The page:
Carnival in Trinidad

We were somewhat mislead concerning the nature of last Sunday’s Viey La Cou. In our minds, “theater” means a performance with a plot. In Trinidad, it apparently refers to several different groups of people in costume walking to and fro on a grass field. The first section, from 1 pm to 4 pm, was a grueling affair due to the lack of action and brutal sun. Fortunately, the second half of the programme was much better.

One highlight was the “Jab Jab” masque, which involved a group of twenty or so young men dressed as some combination of devils/ninjas/imps/pirates. Each carried a large bull whip, which they cracked fiercly as they danced around to one of the three power songs that always seem to be playing here in Trinidad. To our surprise, the jab jabs formed a circle and two of them faced off with their whips, one forearm up to protect their eyes, the other trying to lash the bejeezus out of their advesaries. This wasn’t like pro wrestling, either. By the time they were done, the ground was littered with bits of costume that had been torn off.

Other notable masques included two old men dressed as American minstrels from the Wild West, who sang tunes from that era, and a band of painted blue devils who went into the crowd demanding money, dripping paint on people, regurgitating then eating red goo, and making little children cry. Although not what we were expecting, Viey La Cou was a good chance to see traditional Carnival characters and we’re glad we went.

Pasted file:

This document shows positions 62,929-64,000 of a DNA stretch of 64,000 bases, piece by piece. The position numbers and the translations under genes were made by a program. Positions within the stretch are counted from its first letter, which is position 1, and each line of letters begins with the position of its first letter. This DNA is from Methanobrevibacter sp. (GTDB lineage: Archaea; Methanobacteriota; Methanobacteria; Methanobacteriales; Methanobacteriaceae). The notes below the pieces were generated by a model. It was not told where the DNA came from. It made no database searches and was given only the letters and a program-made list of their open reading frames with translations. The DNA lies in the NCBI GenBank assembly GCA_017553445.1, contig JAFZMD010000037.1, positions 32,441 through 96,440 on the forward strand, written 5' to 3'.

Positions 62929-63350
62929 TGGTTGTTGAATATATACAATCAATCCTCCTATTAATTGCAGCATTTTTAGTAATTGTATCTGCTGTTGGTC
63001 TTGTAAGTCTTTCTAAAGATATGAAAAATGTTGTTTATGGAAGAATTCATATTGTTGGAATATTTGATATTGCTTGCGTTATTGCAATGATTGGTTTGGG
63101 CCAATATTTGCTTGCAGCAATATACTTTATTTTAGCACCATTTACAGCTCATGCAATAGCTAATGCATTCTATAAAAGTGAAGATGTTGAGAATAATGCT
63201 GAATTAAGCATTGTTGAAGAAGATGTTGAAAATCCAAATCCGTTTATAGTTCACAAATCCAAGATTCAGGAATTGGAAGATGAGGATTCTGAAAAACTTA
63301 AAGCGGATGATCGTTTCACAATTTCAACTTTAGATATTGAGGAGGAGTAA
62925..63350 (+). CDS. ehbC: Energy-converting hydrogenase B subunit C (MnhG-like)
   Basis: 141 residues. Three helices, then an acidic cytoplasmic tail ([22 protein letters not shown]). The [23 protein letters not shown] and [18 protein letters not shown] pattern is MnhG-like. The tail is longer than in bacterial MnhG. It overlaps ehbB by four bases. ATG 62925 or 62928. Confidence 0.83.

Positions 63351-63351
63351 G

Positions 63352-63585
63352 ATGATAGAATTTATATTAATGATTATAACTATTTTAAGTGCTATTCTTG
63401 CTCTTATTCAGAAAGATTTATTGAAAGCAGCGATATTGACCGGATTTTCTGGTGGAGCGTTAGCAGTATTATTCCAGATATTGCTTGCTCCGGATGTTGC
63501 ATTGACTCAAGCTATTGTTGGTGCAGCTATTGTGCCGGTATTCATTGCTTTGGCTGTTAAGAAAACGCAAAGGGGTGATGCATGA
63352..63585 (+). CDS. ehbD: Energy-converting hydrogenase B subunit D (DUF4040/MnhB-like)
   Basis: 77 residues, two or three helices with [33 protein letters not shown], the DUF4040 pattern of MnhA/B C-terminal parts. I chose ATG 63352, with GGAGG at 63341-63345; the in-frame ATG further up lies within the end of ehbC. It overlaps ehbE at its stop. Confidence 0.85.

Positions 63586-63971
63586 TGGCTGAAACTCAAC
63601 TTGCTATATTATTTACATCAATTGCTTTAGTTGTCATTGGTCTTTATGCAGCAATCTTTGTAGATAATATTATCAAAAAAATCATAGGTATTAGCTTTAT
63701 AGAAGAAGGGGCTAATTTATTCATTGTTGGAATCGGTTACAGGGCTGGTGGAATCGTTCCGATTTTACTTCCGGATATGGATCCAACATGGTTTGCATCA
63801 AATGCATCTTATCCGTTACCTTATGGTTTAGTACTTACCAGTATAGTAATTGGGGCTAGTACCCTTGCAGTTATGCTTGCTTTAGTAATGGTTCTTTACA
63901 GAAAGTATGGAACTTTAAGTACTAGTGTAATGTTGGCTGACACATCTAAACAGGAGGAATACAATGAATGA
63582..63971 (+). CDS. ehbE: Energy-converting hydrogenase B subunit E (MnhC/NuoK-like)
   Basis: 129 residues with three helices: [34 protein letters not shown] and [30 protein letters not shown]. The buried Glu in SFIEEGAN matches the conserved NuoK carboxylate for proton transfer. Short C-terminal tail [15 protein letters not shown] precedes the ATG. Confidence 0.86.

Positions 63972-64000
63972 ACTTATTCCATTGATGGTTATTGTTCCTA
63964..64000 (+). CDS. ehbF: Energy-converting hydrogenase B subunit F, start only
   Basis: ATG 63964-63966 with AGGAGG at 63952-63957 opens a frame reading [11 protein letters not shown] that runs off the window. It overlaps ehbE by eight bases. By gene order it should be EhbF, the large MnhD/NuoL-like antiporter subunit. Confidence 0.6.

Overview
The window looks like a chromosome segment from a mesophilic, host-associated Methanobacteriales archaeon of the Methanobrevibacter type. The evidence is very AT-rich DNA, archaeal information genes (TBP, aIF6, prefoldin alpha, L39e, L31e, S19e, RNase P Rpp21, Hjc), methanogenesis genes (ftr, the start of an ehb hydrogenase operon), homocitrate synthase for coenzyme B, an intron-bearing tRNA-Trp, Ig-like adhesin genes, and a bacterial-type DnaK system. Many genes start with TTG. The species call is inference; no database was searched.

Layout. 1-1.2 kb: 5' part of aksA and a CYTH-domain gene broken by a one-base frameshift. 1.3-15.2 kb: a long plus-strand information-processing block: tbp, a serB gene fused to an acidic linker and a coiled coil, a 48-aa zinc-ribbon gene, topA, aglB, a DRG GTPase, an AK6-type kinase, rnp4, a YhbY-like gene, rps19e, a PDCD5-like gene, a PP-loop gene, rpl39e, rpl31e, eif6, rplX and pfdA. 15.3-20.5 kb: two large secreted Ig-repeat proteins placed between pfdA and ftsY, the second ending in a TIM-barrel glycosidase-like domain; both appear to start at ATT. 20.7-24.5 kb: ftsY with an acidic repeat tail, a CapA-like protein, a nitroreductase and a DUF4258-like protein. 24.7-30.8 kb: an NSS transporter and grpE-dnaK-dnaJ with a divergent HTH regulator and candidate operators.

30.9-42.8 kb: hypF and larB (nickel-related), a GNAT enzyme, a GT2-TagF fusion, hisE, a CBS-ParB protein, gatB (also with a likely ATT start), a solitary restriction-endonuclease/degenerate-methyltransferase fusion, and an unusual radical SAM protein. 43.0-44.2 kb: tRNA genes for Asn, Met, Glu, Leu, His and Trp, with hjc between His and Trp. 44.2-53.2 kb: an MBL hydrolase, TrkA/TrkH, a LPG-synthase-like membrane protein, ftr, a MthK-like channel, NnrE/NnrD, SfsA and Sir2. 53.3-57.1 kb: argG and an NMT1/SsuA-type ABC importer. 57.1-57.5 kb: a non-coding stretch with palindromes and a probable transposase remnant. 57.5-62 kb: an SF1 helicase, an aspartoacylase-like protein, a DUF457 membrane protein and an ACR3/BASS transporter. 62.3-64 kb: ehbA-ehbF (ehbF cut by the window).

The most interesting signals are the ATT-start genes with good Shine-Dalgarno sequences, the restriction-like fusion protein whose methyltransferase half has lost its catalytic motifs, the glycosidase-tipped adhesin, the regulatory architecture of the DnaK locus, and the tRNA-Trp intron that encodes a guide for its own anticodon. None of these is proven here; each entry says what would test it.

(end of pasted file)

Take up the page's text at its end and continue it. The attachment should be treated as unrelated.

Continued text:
We spent the week hard at work on the boat. The deck hardware is almost completely finished, the only thing left being a few blocks for the roller furling on the staysail. Greasing the seacocks, which should have been fairly easy, became a much larger project when we broke the one for the foot pump in the galley sink. This left a hole in the boat below the waterline, which is frankly unacceptable. At Budget Marine, we found a replacement, albeit a plastic one instead of a brass one. The clerk assured us that it was fine, though. If we sink halfway to the Virgin Islands, avenge us.

Friday night taught us a lesson that we’ve had many times before but never seem to learn. Suffice it to say that Saturday was spent lying around feeling sorry for ourselves. Steve Samaroo, a colleague of a family friend and the biggest importer/exporter in Trinidad, got us tickets into the staging area for costume pageant known as “Kings and Queens”. The costumes were huge and colorful, some rising over 20 feet high. The only rule for a costume is that it can have a maximum of three wheels. Aaron and I roamed around getting a good look at all the costumes and swilling Samba beer, which one stall was selling at the rate of 5 for $TT20(US$3.35). We also found hot dogs for TT$3, or 50 American cents. Steve showed up later, treating us very well while Aaron tried to convince him to go into politics.

We’d had more than enough by midnight, and Steve kindly drove us to within walking distance of the boat. We were glad to go to sleep. Saturday was spent in recuperation, especially in view of Sunday’s schedule. With the Superbowl kicking off at 7:30 pm local time, and our J’Ouvert team meeting to go downtown at 2 am, sleep will be in short supply. For this and other reasons, we might just stick to Coca Cola tonight.

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